I would like to have a trigger and when a particular file is accessed by some process, I would like to be notified (i.e. a script should be run). If I understand correctly, this could be achieved with inotify.

If I have a file /foo/bar.txt how would I set up inotify to monitor that file?

I am using Debian Wheezy with kernel 3.12 (my kernel has inotify support)

2 Answers 2


According to Gilles on Super User:

Simple, using inotifywait (install your distribution's inotify-tools package):

while inotifywait -e close_write myfile.py; do ./myfile.py; done

This has a big limitation: if some program replaces myfile.py with a different file, rather than writing to the existing myfile, inotifywait will die. Most editors work that way.

To overcome this limitation, use inotifywait on the directory:

while true; do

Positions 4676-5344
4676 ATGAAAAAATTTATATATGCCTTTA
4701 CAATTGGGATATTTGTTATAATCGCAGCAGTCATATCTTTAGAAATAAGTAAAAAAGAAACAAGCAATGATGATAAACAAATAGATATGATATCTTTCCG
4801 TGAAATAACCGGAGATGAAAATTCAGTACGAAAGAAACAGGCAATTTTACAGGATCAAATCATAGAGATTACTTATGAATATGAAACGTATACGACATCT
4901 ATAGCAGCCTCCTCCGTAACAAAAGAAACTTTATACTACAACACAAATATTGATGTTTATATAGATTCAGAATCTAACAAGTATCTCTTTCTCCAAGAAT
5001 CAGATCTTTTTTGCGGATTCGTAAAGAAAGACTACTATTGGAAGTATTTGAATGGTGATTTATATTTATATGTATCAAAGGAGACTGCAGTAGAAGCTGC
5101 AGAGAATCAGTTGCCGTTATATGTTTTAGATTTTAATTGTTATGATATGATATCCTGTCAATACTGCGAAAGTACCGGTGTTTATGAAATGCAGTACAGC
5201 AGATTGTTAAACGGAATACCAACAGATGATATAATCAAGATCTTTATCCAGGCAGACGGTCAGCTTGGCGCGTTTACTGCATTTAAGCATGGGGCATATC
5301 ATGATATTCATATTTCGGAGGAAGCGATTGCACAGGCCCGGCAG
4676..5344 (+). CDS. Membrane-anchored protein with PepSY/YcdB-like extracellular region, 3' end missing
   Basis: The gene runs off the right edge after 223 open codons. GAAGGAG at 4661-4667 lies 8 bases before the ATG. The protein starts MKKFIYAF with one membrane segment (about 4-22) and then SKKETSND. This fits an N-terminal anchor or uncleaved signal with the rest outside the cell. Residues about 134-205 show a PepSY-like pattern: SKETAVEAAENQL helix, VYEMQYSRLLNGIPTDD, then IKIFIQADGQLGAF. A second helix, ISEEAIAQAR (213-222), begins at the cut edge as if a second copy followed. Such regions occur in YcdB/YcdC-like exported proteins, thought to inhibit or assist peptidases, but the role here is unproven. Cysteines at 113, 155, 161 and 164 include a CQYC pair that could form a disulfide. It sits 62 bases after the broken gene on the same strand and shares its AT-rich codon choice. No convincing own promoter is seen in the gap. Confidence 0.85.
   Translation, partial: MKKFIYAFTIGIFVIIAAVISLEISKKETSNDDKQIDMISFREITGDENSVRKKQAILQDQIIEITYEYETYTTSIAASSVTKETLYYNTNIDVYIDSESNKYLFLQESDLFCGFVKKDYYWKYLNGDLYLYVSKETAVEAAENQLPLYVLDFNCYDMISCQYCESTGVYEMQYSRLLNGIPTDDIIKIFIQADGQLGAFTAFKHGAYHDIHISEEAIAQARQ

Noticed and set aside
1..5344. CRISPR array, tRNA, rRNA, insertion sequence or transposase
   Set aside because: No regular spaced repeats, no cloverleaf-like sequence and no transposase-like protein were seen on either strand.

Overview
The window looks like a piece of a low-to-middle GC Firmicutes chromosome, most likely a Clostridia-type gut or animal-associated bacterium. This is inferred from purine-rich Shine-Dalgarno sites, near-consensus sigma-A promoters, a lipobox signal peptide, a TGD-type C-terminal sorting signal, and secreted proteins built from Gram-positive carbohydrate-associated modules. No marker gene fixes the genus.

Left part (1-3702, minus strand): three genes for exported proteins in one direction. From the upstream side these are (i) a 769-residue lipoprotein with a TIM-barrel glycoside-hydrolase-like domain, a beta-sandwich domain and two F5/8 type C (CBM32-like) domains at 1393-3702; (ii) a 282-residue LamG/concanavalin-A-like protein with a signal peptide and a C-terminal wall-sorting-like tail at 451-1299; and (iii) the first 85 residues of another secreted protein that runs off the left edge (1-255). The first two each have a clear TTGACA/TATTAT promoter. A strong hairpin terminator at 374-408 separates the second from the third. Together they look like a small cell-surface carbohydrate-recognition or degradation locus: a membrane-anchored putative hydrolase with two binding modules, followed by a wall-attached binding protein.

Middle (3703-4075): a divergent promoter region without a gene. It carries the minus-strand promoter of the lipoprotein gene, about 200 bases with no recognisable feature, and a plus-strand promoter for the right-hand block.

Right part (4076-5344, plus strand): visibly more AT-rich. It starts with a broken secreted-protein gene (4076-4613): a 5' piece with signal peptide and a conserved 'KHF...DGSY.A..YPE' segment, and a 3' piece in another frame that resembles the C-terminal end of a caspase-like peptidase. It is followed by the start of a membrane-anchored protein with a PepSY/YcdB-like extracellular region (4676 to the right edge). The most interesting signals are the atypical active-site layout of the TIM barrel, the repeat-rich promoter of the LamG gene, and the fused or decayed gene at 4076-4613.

change=$(inotifywait -e close_write,moved_to,create .)
  change=${change#./ * }
  if [ "$change" = "myfile.py" ]; then ./myfile.py; fi
  • 1
    “It's simple but has two important issues: Events may be missed (all events in the loop) and initialization of inotifywait is done each time which makes this solution slower for large recursive folders.” – Wernight (Fixing that post is on my todo list. Don't hold your breath.) Commented Jun 6, 2014 at 2:08

The basic shell interface to inotify is inotifywait from inotify-tools.

To monitor all accesses to a file:

inotifywait -mq --format '%e' /path/to/file |
while IFS= read -r events; do
  /path/to/script "$events"

Your script is called with a comma-separated list of simultaneous events, each time something happens to the file (read, write, close, …).

  • Same limitation applies here : editors like VIM replace the file with a different file. In monitor mode, inotifywait will not die silently but detect MOVE_SELF, then ATTRIB, then DELETE_SELF events on the first edit, then nothing on the subsequent edits.
    – ChrisAga
    Commented Sep 27, 2021 at 17:21

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